Richard Courant came to New York University in 1934 as a visiting professor, having left his position as director of the Mathematics Institute at the University of Göttingen in Germany. In 1935, he was invited to build up the Department of Mathematics at the Graduate School of Arts and Sciences. In 1937, Courant was joined by Kurt O. Friedrichs and James J. Stoker. Together with a few of the faculty members already in the department, they formed a closely knit research group.

During World War II, under the sponsorship of the Office of Scientific Research and Development, this team became the nucleus of an expanded group that undertook mathematically challenging problems arising from various war projects. However, in contrast to most other ad hoc assembled teams, this group did not abandon basic research and advanced instruction.

After the war, support from the Office of Naval Research and other government agencies maintained the group and encouraged its growth. The name Institute for Mathematics and Mechanics was adopted in 1946.

In that same year, Morris Kline organized an effort focused on mathematical problems of electromagnetic wave propagation. This project gave rise to the Institute's Division of Wave Propagation and Applied Mathematics.

The Atomic Energy Commission installed a state-of-the-art electronic computer at New York University in 1952. This led to the creation of the Courant Mathematics and Computing Laboratory, which has functioned for many years under the auspices of the U.S. Department of Energy.

A research project on plasma fusion was initiated by Harold Grad in 1954. Its present-day descendant is the Division of Magnetofluid Dynamics, led by Harold Weitzner.

Paul R. Garabedian's research on transonic flow, shockless airfoils, and plasma physics led to the creation of the Division of Computational Fluid Dynamics in 1978.

James J. Stoker succeeded Courant as director in 1958 and served until 1966. During this period, the Institute acquired a large measure of autonomy within the University framework. It became the Courant Institute of Mathematical Sciences and in 1965 moved to a newly constructed building named in honor of Warren Weaver.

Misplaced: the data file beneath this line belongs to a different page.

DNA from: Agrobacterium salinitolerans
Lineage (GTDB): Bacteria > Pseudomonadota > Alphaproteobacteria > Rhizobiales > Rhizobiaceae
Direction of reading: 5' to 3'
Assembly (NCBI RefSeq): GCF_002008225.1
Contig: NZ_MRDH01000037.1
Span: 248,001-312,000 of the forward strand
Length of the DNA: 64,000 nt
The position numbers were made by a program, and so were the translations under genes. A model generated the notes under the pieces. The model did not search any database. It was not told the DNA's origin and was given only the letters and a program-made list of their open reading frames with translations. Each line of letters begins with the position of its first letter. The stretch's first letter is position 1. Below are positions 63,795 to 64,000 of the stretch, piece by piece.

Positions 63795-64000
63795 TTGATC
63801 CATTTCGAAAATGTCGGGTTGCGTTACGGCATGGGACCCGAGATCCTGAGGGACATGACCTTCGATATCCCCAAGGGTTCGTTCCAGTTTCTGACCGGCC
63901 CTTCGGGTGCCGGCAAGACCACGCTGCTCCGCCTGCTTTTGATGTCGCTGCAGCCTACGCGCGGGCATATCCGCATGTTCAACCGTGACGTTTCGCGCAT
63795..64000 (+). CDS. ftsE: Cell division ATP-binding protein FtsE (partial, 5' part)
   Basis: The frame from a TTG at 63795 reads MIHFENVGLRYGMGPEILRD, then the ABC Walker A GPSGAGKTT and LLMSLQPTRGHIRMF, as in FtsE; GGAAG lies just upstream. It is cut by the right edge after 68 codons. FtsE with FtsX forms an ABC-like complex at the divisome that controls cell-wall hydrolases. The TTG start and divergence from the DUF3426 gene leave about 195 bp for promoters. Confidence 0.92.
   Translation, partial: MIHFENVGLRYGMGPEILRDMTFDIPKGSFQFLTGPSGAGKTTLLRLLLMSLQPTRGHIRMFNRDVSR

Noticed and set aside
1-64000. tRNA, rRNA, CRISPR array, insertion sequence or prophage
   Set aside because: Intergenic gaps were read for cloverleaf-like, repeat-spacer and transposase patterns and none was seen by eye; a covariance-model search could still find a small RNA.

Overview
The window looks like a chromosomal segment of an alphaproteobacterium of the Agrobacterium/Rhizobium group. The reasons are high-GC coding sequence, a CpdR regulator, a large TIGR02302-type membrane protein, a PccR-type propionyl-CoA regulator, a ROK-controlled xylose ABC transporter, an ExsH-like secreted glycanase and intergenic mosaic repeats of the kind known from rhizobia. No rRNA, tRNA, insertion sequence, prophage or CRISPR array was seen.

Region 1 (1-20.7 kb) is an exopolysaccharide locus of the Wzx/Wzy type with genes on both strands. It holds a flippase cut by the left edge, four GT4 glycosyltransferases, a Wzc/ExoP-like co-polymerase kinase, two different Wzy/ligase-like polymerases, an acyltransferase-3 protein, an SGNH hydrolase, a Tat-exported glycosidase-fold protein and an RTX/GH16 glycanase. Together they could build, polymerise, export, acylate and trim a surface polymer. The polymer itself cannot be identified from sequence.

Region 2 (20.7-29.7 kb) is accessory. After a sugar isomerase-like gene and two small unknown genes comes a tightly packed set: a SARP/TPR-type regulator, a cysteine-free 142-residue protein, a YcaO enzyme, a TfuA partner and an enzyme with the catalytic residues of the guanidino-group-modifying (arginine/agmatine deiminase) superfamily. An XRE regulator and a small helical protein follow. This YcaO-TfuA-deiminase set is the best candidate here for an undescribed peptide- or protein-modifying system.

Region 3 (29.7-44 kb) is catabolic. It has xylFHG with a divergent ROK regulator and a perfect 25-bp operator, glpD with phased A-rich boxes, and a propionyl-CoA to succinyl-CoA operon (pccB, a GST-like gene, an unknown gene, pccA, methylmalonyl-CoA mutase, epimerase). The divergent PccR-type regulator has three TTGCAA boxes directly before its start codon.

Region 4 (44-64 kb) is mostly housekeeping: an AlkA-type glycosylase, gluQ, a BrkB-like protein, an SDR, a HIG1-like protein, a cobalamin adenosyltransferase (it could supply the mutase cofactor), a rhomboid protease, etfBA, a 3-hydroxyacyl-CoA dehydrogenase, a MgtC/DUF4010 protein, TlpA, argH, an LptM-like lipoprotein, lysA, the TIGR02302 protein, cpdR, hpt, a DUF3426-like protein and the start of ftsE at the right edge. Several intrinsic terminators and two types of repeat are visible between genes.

Our computer science program began in the 1960s under the leadership of Max Goldstein and Jacob T. Schwartz. The program ultimately became a separate department with its own graduate and undergraduate programs. Rapid development continued through the 1980s, with new leadership from Olof B. Widlund and others. This led to a variety of research activities including programming languages, computer graphics, parallel architectures, and theory.

The growth of computer science was naturally accompanied by new demands for space. The Courant Institute presently occupies several floors of a nearby building at 60 Fifth Avenue, in addition to its home in Warren Weaver Hall.

The Institute has grown immensely over the years. The research divisions still exist, but they do not begin to capture the remarkable diversity of the Institute's research activity.

Since Stoker stepped down in 1966, the Institute's directors have been Kurt O. Friedrichs, Jürgen Moser, Louis Nirenberg, Peter D. Lax, S. R. Srinivasa Varadhan, Cathleen S. Morawetz, Henry P. McKeanDavid W. McLaughlin, Charles M. Newman, Leslie Greengard, and Gerard Ben Arous. The current director is Russ Caflisch.